Our 2019 World-Class Sales Practices Study linked technology adoption to sales success. Yet, although most organizations have deployed at least 10 sales technology tools—with four more on the way, seller efficiency and effectiveness have not improved.

Where’s the disconnect? Lack of seller adoption of the sales technology stack. Even if your organization has all the latest and greatest sales tools, technology that isn’t used effectively can’t help move deals forward.

As the hub of the sales organization, sales managers play a central role in improving sellers’ adoption of technology. But driving the adoption of sales tools and technology with frontline sellers was one of sales management’s three biggest weaknesses, according to our 2020 Trends in Sales Management study. In the study, we asked more than 330 sales organizations to evaluate how well their sales managers rated against 11 key managerial responsibilities. Only 26.7% rated driving technology adoption as a strength. That leaves a lot of room for improvement.

Here are two sales management strategies that will help sales managers encourage their sellers to adopt their sales technology stack.

  1. Integrate Sales Technology Into Sellers’ Workflow

The failure of sales technology to move the needle suggests that organizations invest in either too little or too much technology. But the number of tools an organization uses has not been correlated with sales success, as measured by quota attainment or win rates.

The bigger issue is a lack of coordination. Only one-quarter of sales organizations report integrating their sales technology with their existing tools and workflow, according to our 2nd Annual Sales Operations and Technology Report. Some organizations have not integrated their sales technology tools into their CRM system; many still require sellers to input a separate login and password to access each tool, then engage in duplicative data entry for each system. When sellers spend more time entering information in a system than actually selling, not only do they lose the chance to deepen customer relationships through selling time, but they get stuck in a frustrating process that prevents them from embracing the tools and systems. Their lack of compliance then becomes an obstacle for managers: instead of spending time coaching sellers to modify their behaviors, managers have to chide sellers for failing to use their tools.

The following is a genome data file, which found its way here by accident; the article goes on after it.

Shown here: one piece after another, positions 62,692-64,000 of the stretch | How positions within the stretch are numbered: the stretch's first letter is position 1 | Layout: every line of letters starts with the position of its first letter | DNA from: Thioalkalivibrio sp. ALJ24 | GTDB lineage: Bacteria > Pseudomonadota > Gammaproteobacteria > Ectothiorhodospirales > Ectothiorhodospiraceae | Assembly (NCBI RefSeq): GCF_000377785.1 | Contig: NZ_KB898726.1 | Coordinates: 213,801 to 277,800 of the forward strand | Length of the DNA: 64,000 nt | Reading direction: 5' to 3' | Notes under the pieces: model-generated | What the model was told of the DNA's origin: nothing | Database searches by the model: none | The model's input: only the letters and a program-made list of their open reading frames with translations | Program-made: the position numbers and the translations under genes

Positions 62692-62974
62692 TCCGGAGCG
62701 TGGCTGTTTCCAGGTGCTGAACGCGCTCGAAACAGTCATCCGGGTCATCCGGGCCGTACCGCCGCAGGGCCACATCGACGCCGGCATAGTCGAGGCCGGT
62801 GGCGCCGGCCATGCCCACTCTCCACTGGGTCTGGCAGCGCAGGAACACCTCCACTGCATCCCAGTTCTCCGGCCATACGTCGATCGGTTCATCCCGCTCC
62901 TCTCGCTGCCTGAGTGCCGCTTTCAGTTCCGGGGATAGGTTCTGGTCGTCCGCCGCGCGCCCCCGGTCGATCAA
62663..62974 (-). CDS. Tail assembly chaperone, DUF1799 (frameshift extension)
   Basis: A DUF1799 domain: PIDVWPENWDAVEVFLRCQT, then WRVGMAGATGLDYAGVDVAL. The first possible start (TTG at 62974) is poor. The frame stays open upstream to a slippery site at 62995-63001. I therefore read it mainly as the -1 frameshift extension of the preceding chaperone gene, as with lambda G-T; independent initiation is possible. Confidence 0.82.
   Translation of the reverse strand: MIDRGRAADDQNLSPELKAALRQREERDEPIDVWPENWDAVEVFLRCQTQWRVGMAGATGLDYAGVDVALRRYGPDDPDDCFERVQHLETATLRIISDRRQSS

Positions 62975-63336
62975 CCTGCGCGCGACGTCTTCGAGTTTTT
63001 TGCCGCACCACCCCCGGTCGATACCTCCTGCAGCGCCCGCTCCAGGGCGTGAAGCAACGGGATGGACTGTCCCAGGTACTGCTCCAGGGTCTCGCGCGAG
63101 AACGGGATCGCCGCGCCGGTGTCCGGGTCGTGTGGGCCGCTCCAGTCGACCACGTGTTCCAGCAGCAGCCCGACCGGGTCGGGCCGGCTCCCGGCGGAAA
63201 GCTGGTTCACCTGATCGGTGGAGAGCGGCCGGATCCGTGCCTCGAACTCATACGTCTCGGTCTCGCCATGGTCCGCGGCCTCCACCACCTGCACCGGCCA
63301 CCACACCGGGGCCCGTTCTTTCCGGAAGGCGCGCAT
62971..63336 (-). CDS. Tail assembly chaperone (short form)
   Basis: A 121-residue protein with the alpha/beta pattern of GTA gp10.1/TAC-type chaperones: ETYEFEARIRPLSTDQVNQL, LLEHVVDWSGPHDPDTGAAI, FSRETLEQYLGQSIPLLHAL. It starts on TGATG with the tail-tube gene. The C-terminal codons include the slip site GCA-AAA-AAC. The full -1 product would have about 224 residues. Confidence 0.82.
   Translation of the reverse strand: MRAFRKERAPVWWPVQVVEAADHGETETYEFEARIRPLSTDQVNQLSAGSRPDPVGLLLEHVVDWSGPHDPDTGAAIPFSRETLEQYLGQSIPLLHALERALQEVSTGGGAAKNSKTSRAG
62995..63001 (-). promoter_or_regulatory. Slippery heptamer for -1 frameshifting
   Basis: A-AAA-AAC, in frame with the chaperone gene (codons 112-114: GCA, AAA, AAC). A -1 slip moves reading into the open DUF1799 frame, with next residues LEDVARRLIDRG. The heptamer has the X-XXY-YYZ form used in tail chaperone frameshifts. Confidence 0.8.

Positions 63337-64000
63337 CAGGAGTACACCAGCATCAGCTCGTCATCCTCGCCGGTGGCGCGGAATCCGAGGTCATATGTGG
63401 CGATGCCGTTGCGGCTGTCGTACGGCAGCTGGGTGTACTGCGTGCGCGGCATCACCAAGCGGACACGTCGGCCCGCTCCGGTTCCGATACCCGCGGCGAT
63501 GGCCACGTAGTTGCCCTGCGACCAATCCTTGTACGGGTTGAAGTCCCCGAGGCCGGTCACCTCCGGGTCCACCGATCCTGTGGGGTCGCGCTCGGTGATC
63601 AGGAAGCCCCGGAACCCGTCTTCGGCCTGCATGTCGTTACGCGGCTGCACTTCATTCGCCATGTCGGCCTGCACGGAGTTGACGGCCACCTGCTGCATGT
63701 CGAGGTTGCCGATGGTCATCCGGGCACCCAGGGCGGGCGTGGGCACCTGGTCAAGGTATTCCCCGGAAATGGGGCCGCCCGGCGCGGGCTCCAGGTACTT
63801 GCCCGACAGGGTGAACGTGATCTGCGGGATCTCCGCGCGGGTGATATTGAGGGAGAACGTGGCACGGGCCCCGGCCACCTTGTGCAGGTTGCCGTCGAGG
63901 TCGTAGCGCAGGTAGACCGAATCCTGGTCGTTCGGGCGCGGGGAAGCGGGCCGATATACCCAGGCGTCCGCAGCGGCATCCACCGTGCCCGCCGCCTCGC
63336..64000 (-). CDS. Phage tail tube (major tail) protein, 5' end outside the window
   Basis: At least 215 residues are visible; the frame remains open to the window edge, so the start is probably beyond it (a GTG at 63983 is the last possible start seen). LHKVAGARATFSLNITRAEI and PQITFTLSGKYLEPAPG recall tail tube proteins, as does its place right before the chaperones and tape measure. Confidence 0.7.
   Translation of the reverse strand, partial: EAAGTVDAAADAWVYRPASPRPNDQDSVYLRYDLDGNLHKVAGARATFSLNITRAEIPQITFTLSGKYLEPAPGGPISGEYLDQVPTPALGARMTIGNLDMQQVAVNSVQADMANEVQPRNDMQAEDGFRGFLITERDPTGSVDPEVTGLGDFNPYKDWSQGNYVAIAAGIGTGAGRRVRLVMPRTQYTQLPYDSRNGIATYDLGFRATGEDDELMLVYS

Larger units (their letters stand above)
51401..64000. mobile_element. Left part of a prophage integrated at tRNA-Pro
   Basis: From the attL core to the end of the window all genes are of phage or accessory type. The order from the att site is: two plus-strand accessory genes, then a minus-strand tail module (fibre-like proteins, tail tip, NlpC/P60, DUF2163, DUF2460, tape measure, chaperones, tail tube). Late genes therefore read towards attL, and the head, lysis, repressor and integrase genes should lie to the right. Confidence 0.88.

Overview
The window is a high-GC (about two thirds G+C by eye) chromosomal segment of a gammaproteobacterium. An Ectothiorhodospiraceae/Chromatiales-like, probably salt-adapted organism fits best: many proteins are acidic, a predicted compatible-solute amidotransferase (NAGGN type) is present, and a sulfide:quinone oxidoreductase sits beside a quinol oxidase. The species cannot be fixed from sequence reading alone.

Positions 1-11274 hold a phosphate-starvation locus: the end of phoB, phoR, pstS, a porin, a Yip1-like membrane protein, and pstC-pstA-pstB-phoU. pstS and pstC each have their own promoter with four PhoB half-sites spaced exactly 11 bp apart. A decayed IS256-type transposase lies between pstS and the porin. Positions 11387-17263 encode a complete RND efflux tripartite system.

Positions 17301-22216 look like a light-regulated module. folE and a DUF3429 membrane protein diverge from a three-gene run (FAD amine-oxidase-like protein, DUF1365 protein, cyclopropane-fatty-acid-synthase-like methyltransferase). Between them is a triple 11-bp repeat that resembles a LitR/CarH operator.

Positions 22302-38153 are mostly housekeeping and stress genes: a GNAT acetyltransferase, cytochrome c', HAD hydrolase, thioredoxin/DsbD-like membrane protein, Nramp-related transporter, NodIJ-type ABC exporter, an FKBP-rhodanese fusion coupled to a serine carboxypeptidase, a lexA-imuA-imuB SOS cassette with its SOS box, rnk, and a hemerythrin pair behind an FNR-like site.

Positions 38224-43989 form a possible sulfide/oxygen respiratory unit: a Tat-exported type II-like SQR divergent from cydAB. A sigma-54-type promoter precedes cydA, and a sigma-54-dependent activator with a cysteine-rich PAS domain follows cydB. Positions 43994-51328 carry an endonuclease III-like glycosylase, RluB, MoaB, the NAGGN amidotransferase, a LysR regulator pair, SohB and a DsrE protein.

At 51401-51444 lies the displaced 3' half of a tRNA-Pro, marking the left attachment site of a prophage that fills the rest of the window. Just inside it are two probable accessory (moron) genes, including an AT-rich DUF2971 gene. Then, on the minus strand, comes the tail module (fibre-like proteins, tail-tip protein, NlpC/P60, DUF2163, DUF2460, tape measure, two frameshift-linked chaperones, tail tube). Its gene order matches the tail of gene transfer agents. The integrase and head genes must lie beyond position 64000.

Integration is about more than just logins and data entry. Sales organizations need to define how sellers should use the tools. To do so, sales operations should map the technology to the sellers’ daily activities and workflow. The simpler it becomes for sellers to integrate the tools you provide into their routines, the more likely they are to take advantage of the benefits those tools provide. And the more integrated the tech stack becomes, the higher the sales organization’s quota attainment (+8.1%) and win rates (+9.4%).

  1. Create a Change Management Plan Specifically for Sales Managers

When rolling out a new technology, sales managers shouldn’t be an afterthought. To encourage adoption, you have to start with them. Organizations should develop a change management plan targeted to sales managers that aligns them on the need for change and on how to implement that change through technology.

Begin by treating sales managers as the primary audience for the change, not as the reinforcers of that change. To demonstrate the importance of sales managers in the change initiative, give them a reason to buy in. Allow them opportunities to pilot new tools and share input on their features and workflows. Once you’ve selected the tool, allow sales managers early access, so they have an opportunity to learn how to use the technology before you roll it out to frontline sellers. The more sales managers feel invested in the organization’s technology, and the better they understand its benefits, the better proponents of change—and better coaches—they will be for their sellers.

Accelerate Technology Adoption and Engagement With Sales Managers—and Sellers

The sales industry is transforming, but many organizations haven’t kept up with the latest, most effective sales management strategies. Download our study, Running in Sand: 2020 Trends in Sales Management, to learn how to strengthen sales management processes in your company.

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